MOSCOW, April 12 – RIA Novosti. Japanese users appreciated the JB Press article by journalist Asuki Tokuyama about the documentary film “Kunashir”, which is about the life of people on the island of the same name.
The publication contains an interview with director Vladimir Kozlov, who shot a picture with an “inconvenient truth” for the Japanese, and a story about how the film was shot. According to the author of the painting working in France, it is difficult for the Japanese to understand and may seem cruel to them. Tourism
The article caused an active response from readers in the comments.
“The article does not disclose what exactly the 'unpleasant truth' for the Japanese will consist of? Is that the majority of the inhabitants of Kunashira do not want the return of the northern islands of Japan? So it is natural. They often demonstrate this with their posters and rallies. So nothing unexpected or “unpleasant” in this film for the Japanese is not “, – wrote the user uch.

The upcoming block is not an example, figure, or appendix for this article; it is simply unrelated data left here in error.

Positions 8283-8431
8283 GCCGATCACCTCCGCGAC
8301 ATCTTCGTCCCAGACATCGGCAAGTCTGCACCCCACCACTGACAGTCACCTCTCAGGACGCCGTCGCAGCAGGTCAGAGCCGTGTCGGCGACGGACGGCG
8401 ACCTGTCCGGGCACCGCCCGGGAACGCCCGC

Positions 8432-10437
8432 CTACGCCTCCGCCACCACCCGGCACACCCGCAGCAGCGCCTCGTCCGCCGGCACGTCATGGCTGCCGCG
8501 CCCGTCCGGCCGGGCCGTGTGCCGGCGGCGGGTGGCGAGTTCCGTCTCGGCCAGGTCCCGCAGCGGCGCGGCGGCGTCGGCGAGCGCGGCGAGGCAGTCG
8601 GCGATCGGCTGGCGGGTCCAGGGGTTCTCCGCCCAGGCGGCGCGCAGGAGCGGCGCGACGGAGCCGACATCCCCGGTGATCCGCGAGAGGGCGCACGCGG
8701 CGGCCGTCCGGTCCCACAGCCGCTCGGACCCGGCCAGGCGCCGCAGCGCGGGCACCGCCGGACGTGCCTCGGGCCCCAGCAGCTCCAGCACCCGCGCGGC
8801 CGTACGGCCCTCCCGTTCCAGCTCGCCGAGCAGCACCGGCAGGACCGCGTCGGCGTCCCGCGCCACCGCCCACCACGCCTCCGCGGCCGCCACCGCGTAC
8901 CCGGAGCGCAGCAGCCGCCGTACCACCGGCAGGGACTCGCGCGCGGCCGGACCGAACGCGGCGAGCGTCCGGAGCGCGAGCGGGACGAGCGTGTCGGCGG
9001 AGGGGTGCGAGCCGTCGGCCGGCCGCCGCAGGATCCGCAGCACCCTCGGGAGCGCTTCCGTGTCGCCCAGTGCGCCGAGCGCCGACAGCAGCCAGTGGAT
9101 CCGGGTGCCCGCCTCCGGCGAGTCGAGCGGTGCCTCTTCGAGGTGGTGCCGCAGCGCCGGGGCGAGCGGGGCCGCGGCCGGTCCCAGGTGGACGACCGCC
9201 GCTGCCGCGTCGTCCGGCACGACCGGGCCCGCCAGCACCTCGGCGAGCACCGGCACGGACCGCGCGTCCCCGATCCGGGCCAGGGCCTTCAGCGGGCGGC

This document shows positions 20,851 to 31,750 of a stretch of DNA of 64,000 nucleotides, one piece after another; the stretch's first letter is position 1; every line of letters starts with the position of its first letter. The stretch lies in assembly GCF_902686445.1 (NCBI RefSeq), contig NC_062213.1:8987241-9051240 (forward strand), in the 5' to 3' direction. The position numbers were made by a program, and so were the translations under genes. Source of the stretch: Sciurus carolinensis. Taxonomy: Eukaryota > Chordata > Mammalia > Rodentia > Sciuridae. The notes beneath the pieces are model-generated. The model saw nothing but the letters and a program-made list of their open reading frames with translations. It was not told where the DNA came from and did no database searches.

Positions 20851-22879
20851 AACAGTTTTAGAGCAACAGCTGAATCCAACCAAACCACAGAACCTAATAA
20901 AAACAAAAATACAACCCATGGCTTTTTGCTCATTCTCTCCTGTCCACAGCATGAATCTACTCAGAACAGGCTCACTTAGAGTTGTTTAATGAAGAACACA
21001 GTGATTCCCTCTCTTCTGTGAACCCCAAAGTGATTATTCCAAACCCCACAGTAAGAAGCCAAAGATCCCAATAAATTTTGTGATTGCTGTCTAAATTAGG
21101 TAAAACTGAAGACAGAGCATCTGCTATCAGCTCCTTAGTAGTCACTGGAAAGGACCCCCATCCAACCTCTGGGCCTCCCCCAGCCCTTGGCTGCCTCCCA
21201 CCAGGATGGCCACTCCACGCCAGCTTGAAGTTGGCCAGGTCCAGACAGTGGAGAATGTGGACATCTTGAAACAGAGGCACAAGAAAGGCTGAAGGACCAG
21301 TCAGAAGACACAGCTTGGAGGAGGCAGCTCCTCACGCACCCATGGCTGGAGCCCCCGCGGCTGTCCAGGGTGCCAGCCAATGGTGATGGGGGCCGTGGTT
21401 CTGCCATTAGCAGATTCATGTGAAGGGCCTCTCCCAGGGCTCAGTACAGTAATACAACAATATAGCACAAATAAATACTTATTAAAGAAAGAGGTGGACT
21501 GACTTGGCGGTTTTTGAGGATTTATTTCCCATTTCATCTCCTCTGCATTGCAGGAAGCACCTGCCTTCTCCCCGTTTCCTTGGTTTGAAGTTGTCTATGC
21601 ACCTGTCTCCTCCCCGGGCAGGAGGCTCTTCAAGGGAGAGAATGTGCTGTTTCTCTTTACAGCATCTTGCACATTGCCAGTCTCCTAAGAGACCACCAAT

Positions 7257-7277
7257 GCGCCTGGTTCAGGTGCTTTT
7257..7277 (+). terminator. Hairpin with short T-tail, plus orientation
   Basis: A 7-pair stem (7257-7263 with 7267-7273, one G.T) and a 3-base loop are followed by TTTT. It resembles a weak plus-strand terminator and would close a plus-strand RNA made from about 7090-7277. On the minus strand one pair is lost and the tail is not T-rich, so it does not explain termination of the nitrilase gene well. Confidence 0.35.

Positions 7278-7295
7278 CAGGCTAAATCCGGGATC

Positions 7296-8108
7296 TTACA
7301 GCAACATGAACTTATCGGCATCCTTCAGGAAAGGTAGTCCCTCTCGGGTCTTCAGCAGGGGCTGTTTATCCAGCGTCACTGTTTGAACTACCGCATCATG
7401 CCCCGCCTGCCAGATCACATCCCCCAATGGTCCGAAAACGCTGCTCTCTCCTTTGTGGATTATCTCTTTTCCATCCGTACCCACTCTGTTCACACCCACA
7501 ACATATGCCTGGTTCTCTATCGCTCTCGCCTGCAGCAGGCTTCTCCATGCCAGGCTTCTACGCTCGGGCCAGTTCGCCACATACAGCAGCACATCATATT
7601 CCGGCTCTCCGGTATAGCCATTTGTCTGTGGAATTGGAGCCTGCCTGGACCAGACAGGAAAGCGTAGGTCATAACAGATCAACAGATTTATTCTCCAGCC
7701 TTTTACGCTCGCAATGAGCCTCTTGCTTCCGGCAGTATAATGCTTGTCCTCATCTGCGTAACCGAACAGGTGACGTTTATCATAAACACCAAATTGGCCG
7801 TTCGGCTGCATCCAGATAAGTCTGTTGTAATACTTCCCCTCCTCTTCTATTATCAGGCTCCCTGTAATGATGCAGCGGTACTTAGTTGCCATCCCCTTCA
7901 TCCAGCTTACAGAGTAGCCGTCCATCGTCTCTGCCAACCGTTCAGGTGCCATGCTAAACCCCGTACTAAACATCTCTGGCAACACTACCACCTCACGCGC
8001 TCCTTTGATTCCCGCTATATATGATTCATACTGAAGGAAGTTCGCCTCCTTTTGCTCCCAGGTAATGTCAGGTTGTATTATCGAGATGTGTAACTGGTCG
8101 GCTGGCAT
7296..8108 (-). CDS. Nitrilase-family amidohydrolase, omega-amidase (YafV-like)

“All this sounds and looks quite interesting. We are accustomed to a one-sided understanding of the territorial problem. But there is another side, the Russian side. There are people who perceive the reality there in a different way. This is exactly what is interesting,” he said. …
“Kunashir will never return to us. Period! Therefore, we need to sign a peace treaty with Russia, and, as in normal countries, travel to the islands on normal Japanese passports with visas!” – called twk.
“The return of the northern territories is completely impossible. No one will return them to us. We must stop all the talk around this!” – stated sno.
“We don't need these islands. Leave them to Russia!” – added tan.
For many years, relations between Russia and Japan have been overshadowed by the absence of a peace treaty; the solution to this problem ran into Tokyo's claims to the South Kuriles. In 1956, the USSR and Japan signed a Joint Declaration, in which Moscow agreed to consider the possibility of transferring the islands of Habomai and Shikotan to Japan after the conclusion of a peace treaty, and the fate of Kunashir and Iturup was not affected.
The USSR hoped that the Joint Declaration would put an end to the dispute, while Japan considered the document only part of the solution to the problem, without abandoning claims to all the islands. Subsequent negotiations did not lead to anything, a peace treaty at the end of World War II was never signed. Moscow's position is that the islands became part of the USSR following the Second World War and the sovereignty of the Russian Federation over them is beyond doubt.
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